US skywatchers could be in for a rare sight: The northern lights could be seen as far south as Pennsylvania over the next several days amid the potential for a strong geomagnetic storm. Beginning Sunday, the sun sent out various bursts, including multiple coronal mass ejections, or CMEs, which Live Science describes as "explosive jets of solar material." Several are headed our way, including two that are expected to collide to form a cannibal CME event—basically "a giant, combined wavefront that, upon reaching Earth, triggers a powerful geomagnetic storm," the outlet explains. This should happen on Thursday, according to the National Oceanic and Atmospheric Administration.
A CME already hit Earth on Wednesday, triggering a moderate geomagnetic storm—rated G2 in severity on a scale from G1 to G5—in Herzogswalde, Germany, which sits at 51ºN latitude. The stream of particles interacting with gases in the Earth's magnetic field triggered auroras seen from the city through clouds and urban lights, per CBS News. But Thursday's storm is expected to be rated G3 in severity or strong.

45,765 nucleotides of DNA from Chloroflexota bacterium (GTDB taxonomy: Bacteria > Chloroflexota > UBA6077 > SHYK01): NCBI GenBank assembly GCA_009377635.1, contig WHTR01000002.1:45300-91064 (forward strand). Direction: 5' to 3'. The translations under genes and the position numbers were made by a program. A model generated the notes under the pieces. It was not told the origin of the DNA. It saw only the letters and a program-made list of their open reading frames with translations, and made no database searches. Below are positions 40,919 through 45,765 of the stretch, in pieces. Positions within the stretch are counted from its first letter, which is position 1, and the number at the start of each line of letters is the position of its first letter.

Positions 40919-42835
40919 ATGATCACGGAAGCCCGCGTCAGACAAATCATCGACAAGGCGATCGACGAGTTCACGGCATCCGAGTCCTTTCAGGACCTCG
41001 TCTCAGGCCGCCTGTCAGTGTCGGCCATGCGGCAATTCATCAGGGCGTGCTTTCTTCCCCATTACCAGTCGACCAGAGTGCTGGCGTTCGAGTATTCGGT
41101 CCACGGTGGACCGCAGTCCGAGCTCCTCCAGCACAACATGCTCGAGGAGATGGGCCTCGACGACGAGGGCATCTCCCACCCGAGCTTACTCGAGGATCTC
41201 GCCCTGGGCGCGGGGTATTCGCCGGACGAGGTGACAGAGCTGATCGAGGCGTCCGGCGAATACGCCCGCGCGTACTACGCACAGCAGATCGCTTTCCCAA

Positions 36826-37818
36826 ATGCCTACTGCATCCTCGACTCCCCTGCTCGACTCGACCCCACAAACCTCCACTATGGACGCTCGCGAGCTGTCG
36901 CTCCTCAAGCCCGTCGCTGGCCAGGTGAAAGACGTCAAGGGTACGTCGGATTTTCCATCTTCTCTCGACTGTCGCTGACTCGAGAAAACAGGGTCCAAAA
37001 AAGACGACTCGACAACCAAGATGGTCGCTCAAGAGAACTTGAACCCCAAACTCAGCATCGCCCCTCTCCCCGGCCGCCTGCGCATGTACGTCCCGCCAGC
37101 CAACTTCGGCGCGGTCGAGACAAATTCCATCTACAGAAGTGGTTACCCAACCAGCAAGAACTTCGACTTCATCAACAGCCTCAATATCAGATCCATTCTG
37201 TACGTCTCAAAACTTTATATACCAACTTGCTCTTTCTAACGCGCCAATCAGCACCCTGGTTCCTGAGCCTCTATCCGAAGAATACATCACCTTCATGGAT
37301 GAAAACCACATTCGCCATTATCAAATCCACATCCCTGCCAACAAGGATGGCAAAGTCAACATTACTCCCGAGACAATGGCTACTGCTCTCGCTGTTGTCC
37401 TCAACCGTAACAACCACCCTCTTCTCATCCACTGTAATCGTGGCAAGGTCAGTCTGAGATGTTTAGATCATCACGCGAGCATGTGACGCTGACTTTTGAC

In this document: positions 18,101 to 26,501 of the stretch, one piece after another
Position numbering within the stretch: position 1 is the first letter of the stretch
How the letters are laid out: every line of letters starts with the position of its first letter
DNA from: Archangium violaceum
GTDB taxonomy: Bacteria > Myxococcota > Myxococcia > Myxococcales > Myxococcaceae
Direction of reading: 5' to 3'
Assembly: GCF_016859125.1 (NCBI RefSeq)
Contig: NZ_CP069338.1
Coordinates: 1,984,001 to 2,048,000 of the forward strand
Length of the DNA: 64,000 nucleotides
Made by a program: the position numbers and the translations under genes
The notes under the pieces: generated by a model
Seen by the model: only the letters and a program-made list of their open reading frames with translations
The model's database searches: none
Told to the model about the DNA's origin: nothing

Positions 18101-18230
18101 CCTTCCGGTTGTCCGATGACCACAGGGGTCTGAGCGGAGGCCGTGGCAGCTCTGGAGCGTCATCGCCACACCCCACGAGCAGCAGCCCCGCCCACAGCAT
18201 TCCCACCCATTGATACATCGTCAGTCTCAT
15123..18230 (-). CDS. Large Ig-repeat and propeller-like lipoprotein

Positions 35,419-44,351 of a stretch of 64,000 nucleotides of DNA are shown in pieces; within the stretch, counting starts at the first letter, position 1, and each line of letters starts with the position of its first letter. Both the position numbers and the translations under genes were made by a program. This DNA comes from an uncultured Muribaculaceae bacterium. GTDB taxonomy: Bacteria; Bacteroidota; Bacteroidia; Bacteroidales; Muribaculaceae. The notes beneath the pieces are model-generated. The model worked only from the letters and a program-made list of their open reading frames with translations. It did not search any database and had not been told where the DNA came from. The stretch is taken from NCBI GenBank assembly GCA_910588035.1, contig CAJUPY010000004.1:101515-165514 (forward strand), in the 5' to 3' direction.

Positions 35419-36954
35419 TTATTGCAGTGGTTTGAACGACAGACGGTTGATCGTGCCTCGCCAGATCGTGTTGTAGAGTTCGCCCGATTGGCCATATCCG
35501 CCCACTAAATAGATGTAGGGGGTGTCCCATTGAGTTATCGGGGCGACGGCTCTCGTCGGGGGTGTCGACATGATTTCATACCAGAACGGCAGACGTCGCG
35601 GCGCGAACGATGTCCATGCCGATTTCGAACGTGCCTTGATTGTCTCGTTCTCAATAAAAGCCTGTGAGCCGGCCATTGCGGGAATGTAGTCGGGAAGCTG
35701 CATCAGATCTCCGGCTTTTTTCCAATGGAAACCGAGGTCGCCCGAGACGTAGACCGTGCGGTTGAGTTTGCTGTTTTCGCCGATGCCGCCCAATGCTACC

"A G3 storm has the potential to drive the aurora further away from its normal polar residence, and if other factors come together, the aurora might be seen over portions of Pennsylvania (41ºN), Iowa (42ºN), to northern Oregon (44ºN)," according to NOAA's Space Weather Prediction Center. The best estimates for when and where northern lights might appear are typically issued 30 to 90 minutes beforehand, the outlet notes. A short-term forecast can be found on SWPC's website. Another moderate geomagnetic storm is predicted for Friday. (Read more aurora borealis stories.)